Many of the episodes explored serious dramatic themes. There were cast changes over the years. Pernell Roberts left the series at the end of the season and his role was written out of the show.
At the start of the season a wanderer named Candy David Canary was hired as a ranch hand for he Cartwrights and practically became one of the family. Three years later, when Candy left the series he later returned , two other new cast members, Dusty Rhoades Lou Frizzell and Jamie Hunter Mitch Vogel , arrived to join the Ponderosa household. Prior to the start of production for the season Dan Blocker died unexpectedly. His loss, coupled with a move to a new day and time, after 11 years on Sunday night, may have contributed to the poor rating performance that resulted in Bonanza's cancellation in the middle of its 14th season.
For most of the s Bonanza ranked as one of the highest-rated programs on television, placing number one for three seasons between Its driving theme song, written by Hollywood songsmiths Jay Livingston and Ray Evans who had written many top movie hits of the s and s, even reached No.
Bonanza finished second only to Gunsmoke as the longest-running, most successful Western in the history of television. During the summer of , while Bonanza was still being aired on Sundays, reruns from the period were shown on Tuesdays at 7: Bonanza itself moved to Tuesdays that September.
August 30, The Brady Bunch was one of the last of the old-style fun-around-the-house situation comedies, full of well-scrubbed children, trivial adventures, and relentlessly middle-class parents. Davis , thrown in to act as referee; plus, of couse, the family cat and a shaggy dog, Tiger. All of these smiling faces lived in a four-bedroom, two-bathroom house in the Los Angeles suburbs, from which Dad pursued his nice, clean profession as a designer and architect.
Typical stories revolved around the children going steady, family camping trips, competition for the family telephone at one point Dad installed a pay phone , and of course war in the bathroom. The children ranged in age from 7 to 14 at the series' start, and the oldest son, Greg, played by Barry Williams, soon became something of a teenage idol; he was receiving 6, fan letters per week during Barry and several of the others tried to parlay their TV success into recording careers in the early s, but without notable success.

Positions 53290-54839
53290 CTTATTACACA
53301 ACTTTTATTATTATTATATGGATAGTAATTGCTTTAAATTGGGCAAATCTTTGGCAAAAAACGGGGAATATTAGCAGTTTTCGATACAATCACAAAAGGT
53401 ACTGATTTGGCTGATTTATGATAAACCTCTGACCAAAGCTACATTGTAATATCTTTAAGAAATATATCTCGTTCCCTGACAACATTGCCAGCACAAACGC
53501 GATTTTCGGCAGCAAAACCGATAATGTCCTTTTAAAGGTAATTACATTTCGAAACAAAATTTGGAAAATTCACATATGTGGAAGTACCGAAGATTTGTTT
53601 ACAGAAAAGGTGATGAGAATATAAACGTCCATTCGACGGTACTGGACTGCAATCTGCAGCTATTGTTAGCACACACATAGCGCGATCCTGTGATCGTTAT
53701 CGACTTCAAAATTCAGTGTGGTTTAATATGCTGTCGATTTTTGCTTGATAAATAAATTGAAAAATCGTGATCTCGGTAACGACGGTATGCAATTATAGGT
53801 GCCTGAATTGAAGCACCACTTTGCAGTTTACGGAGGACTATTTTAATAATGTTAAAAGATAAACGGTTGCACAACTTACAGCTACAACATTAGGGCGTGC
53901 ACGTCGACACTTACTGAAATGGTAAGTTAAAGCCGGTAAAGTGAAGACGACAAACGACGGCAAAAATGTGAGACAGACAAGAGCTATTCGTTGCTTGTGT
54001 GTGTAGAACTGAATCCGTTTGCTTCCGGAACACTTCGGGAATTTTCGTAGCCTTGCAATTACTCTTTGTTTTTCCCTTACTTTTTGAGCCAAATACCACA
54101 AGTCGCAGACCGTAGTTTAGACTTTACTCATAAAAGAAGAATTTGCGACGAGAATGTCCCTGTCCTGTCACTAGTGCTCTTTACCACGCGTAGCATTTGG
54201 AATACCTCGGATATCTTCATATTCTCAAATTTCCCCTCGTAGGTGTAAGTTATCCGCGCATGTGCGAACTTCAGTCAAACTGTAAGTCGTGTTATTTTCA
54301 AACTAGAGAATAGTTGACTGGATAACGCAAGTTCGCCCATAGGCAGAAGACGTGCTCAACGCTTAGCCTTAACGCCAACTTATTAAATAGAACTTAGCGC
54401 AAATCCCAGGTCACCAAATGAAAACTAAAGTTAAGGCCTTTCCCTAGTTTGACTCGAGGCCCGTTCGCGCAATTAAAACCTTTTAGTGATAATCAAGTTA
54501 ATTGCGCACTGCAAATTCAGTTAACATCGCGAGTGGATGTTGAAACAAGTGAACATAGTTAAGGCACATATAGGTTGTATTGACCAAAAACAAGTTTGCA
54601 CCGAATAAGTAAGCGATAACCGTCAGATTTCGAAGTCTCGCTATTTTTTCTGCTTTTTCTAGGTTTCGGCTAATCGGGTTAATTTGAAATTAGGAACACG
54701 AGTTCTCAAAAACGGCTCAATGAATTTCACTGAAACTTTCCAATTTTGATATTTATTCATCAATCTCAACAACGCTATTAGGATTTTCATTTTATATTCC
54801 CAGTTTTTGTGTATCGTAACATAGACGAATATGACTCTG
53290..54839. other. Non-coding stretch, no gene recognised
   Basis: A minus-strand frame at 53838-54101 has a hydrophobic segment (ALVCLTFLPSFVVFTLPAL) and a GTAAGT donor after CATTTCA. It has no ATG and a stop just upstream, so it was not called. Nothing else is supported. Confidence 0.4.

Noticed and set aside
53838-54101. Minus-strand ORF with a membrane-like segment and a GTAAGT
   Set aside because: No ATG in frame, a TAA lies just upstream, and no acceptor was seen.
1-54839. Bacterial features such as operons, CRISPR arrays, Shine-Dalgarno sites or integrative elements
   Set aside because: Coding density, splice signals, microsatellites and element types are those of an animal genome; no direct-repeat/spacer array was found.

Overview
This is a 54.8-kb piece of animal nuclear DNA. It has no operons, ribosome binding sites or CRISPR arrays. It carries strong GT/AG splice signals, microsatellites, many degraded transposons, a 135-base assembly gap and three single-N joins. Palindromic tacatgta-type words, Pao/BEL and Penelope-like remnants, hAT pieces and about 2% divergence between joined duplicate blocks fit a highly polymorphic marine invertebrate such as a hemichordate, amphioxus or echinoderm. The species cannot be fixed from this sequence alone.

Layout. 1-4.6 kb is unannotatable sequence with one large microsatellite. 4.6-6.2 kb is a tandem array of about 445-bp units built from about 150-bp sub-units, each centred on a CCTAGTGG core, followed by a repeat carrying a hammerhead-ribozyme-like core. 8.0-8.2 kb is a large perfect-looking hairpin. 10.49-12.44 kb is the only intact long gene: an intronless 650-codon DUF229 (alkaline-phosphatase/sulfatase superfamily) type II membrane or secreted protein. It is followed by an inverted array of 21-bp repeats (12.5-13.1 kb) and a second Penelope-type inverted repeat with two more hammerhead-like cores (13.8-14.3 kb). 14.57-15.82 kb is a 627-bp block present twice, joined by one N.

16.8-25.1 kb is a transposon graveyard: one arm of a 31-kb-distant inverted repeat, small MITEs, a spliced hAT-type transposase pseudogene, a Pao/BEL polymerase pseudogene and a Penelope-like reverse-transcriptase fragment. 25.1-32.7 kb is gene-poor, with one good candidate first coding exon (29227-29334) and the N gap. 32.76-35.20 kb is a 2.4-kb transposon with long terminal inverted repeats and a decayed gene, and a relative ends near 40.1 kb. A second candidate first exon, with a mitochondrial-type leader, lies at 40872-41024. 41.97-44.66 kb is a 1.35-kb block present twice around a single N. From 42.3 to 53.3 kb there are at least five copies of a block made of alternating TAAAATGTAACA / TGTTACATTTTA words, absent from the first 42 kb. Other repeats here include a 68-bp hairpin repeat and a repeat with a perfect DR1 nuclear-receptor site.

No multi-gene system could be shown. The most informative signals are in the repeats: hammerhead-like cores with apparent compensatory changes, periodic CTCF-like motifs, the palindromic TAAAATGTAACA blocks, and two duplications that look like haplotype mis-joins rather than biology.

September 8, This show was part of a wave of "ethnic" comedies in the early s that followed on the success of All in the Family and Sanford and Son. Bernie David Birney was Jewish, a struggling young writer who supplemented his income by driving a cab. Stone and Bibi Osterwald. The widely divergent ethnic, cultural, and social backgrounds of the Steinberg and Fitzgerald families, and their attempts to reconcile for the sake of the young couple, provided most of the plot situations.
Any resemblance to the vintage Broadway play Abie's Irish Rose was hardly coincidental. Despite reasonably good ratings, Bridget Loves Bernie was canceled at the end of its first season. One contributing factor may have been the furor created by the unhappiness of religious groups, primarily Jewish, over the show's condoning and publicizing mixed marriages.
An interesting sidelight is that the two stars of the series, David Birney and Meredith Baxter, later married each other in real life. December 11, This is what middle-aged network executives think is meant by the term "youth appeal.
With a background of disco music, surfing, souped-up cars, and cruising the Sunset Strip, this series followed the adventures of Vince and Ross. Vince was into music, and ran an underground radio station from the back room of Rick's, the local hangout that served snacks and rented roller skates. Ross was the mechanic supreme, and drove a personally customized monstrosity that he had named "The Grossmobile.
Like the fads, however, California Fever didn't have much staying power and was canceled on December September 19, Balding, middle-aged and portly, detective Frank Cannon William Conrad represented quite a change from the traditional suave, handsome private detectives TV had brought to its viewers.
He occasionally let his conscience dictate his choice of cases, but more often his wallet took precedence. To most clients he charged a high fee, in order to provide himself with the money to indulge in personal luxuries such as an expensive convertible and fine cuisine.
Cannon rarely fired a shot, was in no condition to beat up his adversaries, and was generally seen driving around Los Angeles in his big shiny Continental.
The car took more physical abuse than Cannon did, often getting dented, scraped, and mangled during chase sequences. William Conrad, the only regular in the series, had previously been more familiar to the ears than to the eyes of Americans. During the s he had been the voice of Matt Dillon in the radio version of Gunsmoke, but was manifestly unsuited to portray the tough Western marshal when the series moved to television -- so young James Arness got the role, in what became the longest-runing dramatic series in TV history.